Can you tell by using a BBT when implantation occurs?
BBT or Basal Body Temperature refers to your body’s resting/waking temperature. BBT is often used to chart fertility patters. It can be used to confirm the passage of ovulation, but cannot predict when ovulation will occur. It does this because the hormone progesterone, released in quantity after ovulation, causes the body’s internal temperature to rise slightly.
Some women may notice a second rise in temperature around the time of implantation. This typically would occur around 6 days after ovulation. This is referred to as a triphasic pattern. In some rare cases, a woman may notice that her temp stays higher after ovulation, but will slightly dip around 6 days after ovulation; this also can be an indication that implantation has occurred.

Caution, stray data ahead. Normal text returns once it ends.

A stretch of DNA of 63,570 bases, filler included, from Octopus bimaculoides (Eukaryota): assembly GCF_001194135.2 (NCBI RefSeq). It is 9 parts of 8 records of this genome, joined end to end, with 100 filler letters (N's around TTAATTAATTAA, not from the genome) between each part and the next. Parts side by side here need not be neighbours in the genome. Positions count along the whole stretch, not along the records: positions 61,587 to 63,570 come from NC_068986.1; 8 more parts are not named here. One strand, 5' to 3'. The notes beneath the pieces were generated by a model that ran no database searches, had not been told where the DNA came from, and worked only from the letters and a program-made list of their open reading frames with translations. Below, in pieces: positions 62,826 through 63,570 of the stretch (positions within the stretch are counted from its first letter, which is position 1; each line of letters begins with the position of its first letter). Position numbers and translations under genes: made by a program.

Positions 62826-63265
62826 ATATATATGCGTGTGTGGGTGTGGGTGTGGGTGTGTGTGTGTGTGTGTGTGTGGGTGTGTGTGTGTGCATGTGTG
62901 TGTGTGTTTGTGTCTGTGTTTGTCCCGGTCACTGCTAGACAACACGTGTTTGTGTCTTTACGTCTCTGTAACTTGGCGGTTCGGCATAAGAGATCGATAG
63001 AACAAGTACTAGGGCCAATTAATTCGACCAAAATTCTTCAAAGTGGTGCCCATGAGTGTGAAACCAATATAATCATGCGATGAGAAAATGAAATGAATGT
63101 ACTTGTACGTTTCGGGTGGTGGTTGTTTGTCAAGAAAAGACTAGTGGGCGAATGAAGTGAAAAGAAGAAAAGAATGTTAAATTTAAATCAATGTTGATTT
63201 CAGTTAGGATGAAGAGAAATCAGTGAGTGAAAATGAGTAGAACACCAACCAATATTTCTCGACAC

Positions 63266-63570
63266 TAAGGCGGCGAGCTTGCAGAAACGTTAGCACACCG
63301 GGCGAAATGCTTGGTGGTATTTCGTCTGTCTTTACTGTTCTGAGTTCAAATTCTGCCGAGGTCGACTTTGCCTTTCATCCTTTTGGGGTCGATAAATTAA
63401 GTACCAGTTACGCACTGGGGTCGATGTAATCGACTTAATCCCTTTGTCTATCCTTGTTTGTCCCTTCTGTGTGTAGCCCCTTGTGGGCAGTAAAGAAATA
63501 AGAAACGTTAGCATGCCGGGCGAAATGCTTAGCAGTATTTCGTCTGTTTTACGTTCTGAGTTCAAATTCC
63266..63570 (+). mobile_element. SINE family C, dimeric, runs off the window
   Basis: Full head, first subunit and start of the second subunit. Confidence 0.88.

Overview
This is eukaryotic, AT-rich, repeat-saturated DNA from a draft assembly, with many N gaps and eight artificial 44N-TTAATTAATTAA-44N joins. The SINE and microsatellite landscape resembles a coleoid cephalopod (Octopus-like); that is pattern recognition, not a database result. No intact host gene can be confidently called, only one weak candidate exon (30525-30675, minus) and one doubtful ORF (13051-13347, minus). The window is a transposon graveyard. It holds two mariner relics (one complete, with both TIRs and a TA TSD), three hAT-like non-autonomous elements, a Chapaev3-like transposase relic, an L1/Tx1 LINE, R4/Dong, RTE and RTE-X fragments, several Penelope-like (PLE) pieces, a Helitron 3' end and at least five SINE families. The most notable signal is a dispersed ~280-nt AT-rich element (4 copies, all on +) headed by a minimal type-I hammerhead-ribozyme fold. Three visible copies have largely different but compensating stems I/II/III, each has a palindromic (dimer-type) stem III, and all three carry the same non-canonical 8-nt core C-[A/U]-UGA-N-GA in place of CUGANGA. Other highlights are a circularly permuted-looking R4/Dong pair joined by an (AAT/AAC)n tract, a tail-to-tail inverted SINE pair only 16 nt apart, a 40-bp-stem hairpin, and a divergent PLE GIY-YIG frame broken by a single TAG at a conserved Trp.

It is important to remember a few things about BBT. First, temps need to be taken at the same time each morning. Second, no warning of approaching ovulation, only confirmation when it has passed. A minimum of 3 hours sleep is needed for an accurate temp. Getting out of bed, any activity, drinking something, even a nightmare can alter your resting temps making them inaccurate or misleading. Taking your temps for a minimum of a week is recommended, and longer may be better. There are certain advantages to charting the remainder of your cycle.
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